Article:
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11-13-2005, 07:08 PM
Hey this may be a totally over asked question, but I have been stuck on this for a while. I, like everyone else and their brother, am writing my own game engine and it looks really great so far, but I am stuck on the shadows. I think stenciled shadow volumes are the way to go. I have a very large height field terrain map that the shadows will be cast on and right now I am using md2's. I will eventually switch to md5's I think, but for now I just want to get basic shadow casting down from the md2's. I have read several shadow volume tutorials, but they are all either using G3D or casting for simple cube objects. If anyone knows of any simple shadow volume tutorials using md2 I would appreciate it. If not if anyone has the time to write a verrrrrry basic tutorial using md2's I would be very appreciative. Thanks in advance! Let me know thanks folks -nharris_coder@hotmail.com

memfr0b
11-14-2005, 06:09 AM
Really, the model format doesn't matter much. After loading the model, the algorithm for shadow volume generation is always the same:

Preprocess:

Compute a plane equation for every face (triangle) of the model Find all edges and store adjacent faces
Shadow volume:
Compute lit faces using the plane equations and the model space light position Compute silhouette edges (edges where one adjacent face is lit, and the other is not) Extrude silhouette edges Add front and/or back cap

Nick's a Novice
11-14-2005, 07:47 AM
As the name implies I truely am a novice, so let me see if I understand this here...

Preprocess:
1.) Compute normal for every triangle in the model
2.) Store a List of all edges and the 2 faces to which those edges connect

Shadow volume:
1.) Compute which faces are facing the light using model space light vector and normal vectors from model
2.) find edges where one adjacent face is lit, and the other is not
3.) for all edges found draw a quad using the edge and a corresponding edge that moves along model space light vector at "infinity" ( do I have to draw a quad or just calculate the silhouette at "infinity" )
4.) draw a polygon from these edges at "infinity" to create back cap

Is this correct? I appreciate the help thanks a lot!

memfr0b
11-14-2005, 08:27 AM
Originally posted by Nick's a Novice:
As the name implies I truely am a novice, so let me see if I understand this here...

Preprocess:
1.) Compute normal for every triangle in the model
You should compute a plane equation, not only the face normal. The plane equation has the form ax+by+cz+d=0 where (x,y,z) represents any point on the plane, and (a,b,c,d) are the plane equation coefficients you need to compute.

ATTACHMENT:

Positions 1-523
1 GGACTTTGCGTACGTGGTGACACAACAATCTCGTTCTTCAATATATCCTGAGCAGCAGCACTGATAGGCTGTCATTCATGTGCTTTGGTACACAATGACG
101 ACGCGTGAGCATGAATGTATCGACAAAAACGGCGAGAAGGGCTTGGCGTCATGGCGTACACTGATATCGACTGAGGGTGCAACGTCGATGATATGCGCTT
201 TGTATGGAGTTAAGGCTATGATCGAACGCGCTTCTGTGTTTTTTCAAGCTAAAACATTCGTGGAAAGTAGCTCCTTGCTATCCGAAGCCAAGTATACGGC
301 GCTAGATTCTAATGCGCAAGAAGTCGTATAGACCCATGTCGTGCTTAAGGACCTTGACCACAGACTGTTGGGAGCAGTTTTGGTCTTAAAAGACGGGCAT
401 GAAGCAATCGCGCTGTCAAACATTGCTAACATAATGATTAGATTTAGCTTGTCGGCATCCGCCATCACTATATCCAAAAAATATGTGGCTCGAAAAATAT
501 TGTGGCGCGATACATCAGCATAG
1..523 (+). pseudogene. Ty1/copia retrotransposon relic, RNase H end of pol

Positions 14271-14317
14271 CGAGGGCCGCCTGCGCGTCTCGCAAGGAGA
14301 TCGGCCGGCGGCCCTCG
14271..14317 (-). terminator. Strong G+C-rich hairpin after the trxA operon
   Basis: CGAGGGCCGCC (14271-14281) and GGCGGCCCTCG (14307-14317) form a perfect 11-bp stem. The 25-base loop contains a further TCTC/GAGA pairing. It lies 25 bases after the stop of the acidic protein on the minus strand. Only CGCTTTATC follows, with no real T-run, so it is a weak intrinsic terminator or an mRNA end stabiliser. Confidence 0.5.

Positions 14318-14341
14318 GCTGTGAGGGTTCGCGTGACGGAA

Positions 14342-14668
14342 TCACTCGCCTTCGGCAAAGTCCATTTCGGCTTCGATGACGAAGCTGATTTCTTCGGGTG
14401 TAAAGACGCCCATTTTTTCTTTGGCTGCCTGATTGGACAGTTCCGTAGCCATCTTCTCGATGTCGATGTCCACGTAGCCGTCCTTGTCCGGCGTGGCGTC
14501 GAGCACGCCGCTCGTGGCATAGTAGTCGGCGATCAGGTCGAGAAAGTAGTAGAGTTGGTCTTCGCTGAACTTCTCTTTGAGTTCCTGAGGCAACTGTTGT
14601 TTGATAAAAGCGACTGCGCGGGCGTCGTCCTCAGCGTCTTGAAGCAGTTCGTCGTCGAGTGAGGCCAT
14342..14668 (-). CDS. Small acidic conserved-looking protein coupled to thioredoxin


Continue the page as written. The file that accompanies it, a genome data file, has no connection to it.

(a,b,c) is simply a normal on the plane, d is the reciprocal distance of the plane to the coordinate origin in units of the normal. Assuming your triangle is defined by the corner vertices v1, v2, and v3, the following pseudo code snippet derives the plane equation.



2.) Store a List of all edges and the 2 faces to which those edges connect

Shadow volume:
1.) Compute which faces are facing the light using model space light vector and normal vectors from model
2.) find edges where one adjacent face is lit, and the other is not
3.) for all edges found draw a quad using the edge and a corresponding edge that moves along model space light vector at "infinity" ( do I have to draw a quad or just calculate the silhouette at "infinity" )
4.)draw a polygon at this "infinity" to create back cap
Step 3 and 4 depend a bit on which stencil algorithm you are using. For Carmack's zfail approach, you have to add a dark cap (to close the extruded silhouette of the shadow volume). You can extrude the unlit faces to get this cap, for example. But you have to make sure, the dark cap is not clipped by the far plane of the view frustum. You either have to limit your extrusion depth accordingly, or use an infinite view frustum (with a modified perspective projection matrix).

Nick's a Novice
11-16-2005, 05:34 AM
Ok that makes sense; I'll give that a try this weekend. I do have another question, for the opengl side, I know there are tons of ways of doing this, but does this sound about right?:

1.)Draw the Entire Scene Light
2.)turn off depth and color buffers turn on stencil buffer
3.)switch to front face culling and the stencil buffer to increment
4.)draw models with extruded edges and caps
5.)switch to back face culling and the stencil buffer to decrement (I know this can be done more efficiently with opengl extensions... another thing to be added in later)
6.)draw models with extruded edges and caps
7.)turn on depth and color buffers, and set depth to GL_EQUAL
8.)switch light to darker "shadowed" ambient lighting
9.)redraw the models and the objects I want to cast shadows from the models onto

Does that sound like it will work let me know what you think? I appreciate all the help!

Overmind
11-16-2005, 05:52 AM
The usual algorithm is the following:

1) Draw the Entire Scene with Ambient only (lighting turned on, lightsources turned off)

Then for each light source:
2) - 7) like you described
8) enable lighting and the current light source, but disable ambient (set global ambient to black)
9) set stencil test to "draw outside shadow" and blending to ONE, ONE
10) redraw the scene

Either this, or just a simple fullscreen quad with an appropriate blend mode to darken shadowed areas instead of steps 8) - 10). That's the cheapest method, but obviously not as realistic ;)